Sustainability

Ground Work 2022: North Carolina Soybeans Maintain Yield Potential Despite Drought

2022 has continued to be the driest year I’ve seen in my 35 years of farming in my part of the U.S. Southeast. We received very little rain in August.

Often, an Atlantic tropical storm or named hurricane will bring moisture to our region during this time of the year to relieve drought conditions. But this year, August was quiet. For the first time since 1997, and only the third time since 1961, we had no named storms in August in the region covering the Atlantic Ocean, the Gulf of Mexico and the Caribbean Sea.

This weather has been very hard on some of our crops, while others, like our soybeans, are resilient. It demonstrates why we have diversified our farm.

However, that diversity also means that we are in the heart of our busiest time of year. We are currently harvesting corn, sweet potatoes and tobacco. It’s a lot to manage.

The soybeans still have excellent yield potential, despite recent dry weather. We need timely moisture to finish the crop and help the plants fill the pods in the month remaining until harvest.

We finished pickling cucumber harvest in mid-August, as expected. The rain we received in July helped that crop, and the vines stopped producing before the latest stretch of dry weather affected them.

The drought conditions hurt our corn crop severely. We started harvesting corn the last week of August, which is about 2 weeks later than usual. Yields are well below average for our region.

We waited to start harvest to allow the corn to dry more in the field. In normal years, we start picking corn at 25% moisture in the kernels. Then we rely on LP gas to heat and dry the corn to about 16% moisture as it leaves our dryer. As the corn cools, it reaches 15% moisture, which is what we store it at to prevent it from spoiling. Because our crop is small, no hurricanes were in the forecast that could damage the crop and LP gas — like all gas — is expensive, we waited until the corn was at 20% moisture in the field before we started picking it. We will still have to dry it the rest of the way because of our high humidity, but we will save significant costs.

Tobacco harvest continues, and the plant leaves mature. Our curing barns are full. Harvest will continue until about mid-October.

We started harvesting sweet potatoes on September 7. Early indications show that the crop looks good, but it will take time to find out how this crop handled the dry weather. Like our tobacco and cucumbers, our sweet potatoes are harvested by hand. A machine digs the sweet potatoes, turning over the mound of soil where they are growing. Our crew then goes through the turned-up soil and picks up the sweet potatoes that have been exposed — and those still partially covered up. Again, they work hard and fast. They can earn extra wages for what they harvest per hour beyond a standard weight. We try to avoid having them work during the hottest parts of the day.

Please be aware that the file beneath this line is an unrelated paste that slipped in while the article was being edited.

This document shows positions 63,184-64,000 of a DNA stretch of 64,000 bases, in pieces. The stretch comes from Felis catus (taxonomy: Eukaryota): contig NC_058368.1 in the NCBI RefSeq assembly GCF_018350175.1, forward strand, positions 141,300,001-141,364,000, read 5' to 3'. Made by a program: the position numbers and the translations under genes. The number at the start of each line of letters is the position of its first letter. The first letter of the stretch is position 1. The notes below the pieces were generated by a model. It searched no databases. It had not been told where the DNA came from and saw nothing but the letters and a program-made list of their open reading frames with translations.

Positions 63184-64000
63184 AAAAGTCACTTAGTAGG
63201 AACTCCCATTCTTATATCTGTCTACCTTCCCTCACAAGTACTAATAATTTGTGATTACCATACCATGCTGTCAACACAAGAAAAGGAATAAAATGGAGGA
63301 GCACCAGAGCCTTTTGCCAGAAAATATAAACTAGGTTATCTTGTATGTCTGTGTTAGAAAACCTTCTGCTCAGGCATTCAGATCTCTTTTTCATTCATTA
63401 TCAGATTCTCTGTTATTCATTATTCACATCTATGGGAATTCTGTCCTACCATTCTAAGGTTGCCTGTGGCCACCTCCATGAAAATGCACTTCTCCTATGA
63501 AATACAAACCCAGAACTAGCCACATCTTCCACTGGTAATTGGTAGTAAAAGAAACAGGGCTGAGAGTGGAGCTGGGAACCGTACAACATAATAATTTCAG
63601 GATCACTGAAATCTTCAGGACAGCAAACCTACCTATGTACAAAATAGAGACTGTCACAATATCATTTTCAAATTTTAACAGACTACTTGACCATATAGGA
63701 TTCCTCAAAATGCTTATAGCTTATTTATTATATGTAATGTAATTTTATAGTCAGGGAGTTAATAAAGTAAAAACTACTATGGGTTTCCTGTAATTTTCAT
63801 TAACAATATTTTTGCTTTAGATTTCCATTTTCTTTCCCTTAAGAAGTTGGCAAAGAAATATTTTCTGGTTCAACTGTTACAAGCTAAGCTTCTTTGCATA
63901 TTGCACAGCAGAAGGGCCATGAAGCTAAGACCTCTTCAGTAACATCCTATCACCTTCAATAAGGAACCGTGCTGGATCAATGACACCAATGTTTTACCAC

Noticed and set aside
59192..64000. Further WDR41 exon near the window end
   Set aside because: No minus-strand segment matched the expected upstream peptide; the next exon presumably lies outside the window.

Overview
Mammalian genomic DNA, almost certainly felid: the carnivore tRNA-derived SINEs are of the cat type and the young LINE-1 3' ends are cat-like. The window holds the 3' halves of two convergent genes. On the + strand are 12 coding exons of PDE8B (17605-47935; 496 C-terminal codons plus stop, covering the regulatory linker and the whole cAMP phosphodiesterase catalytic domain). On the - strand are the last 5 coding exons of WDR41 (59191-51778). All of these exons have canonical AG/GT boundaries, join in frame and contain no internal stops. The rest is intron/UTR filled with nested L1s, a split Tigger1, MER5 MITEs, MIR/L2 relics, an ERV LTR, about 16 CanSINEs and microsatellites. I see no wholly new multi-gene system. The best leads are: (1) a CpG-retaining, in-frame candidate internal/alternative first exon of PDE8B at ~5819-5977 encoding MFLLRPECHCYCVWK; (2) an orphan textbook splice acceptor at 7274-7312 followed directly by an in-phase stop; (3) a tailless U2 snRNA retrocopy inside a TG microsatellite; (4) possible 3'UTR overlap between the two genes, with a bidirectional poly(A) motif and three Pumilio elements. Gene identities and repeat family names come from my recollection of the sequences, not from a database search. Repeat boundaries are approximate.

We started harvesting sweet potatoes on September 7. Early indications show that the crop looks good, but it will take time to find out how this crop handled the dry weather. Like our tobacco and cucumbers, our sweet potatoes are harvested by hand. A machine digs the sweet potatoes, turning over the mound of soil where they are growing. Our crew then goes through the turned-up soil and picks up the sweet potatoes that have been exposed — and those still partially covered up. Again, they work hard and fast. They can earn extra wages for what they harvest per hour beyond a standard weight. We try to avoid having them work during the hottest parts of the day.

We started harvesting sweet potatoes on September 7. Early indications show that the crop looks good, but it will take time to find out how this crop handled the dry weather. Like our tobacco and cucumbers, our sweet potatoes are harvested by hand. A machine digs the sweet potatoes, turning over the mound of soil where they are growing. Our crew then goes through the turned-up soil and picks up the sweet potatoes that have been exposed — and those still partially covered up. Again, they work hard and fast. They can earn extra wages for what they harvest per hour beyond a standard weight. We try to avoid having them work during the hottest parts of the day.

The pigs that arrived in our farm in mid- and late-July have also grown well. They now weigh between 57 and 68 kg, or 125 and 150 pounds.

The life cycles for both our turkeys and pigs are much different than our cropping season, and this diversity helps us manage our business when the weather challenges us, like it has this year. However, we value that our soybeans contribute to the health and growth of our animals.

Diversity allows us to experience the full cycle of food production, while also spreading our risk. Though I’ve spent most of the past few weeks in the combine harvesting a rough corn crop, I remain hopeful that we will have a really good soybean crop to help provide the protein our global customers, including their animals, need.

Reggie Strickland

U.S. Soybean Farmer

United Soybean Board

Seventh-generation farmer Reggie Strickland raises soybeans, corn, pigs, turkeys, pickling cucumbers, sweet potatoes and flue-cured tobacco near Mount Olive, North Carolina.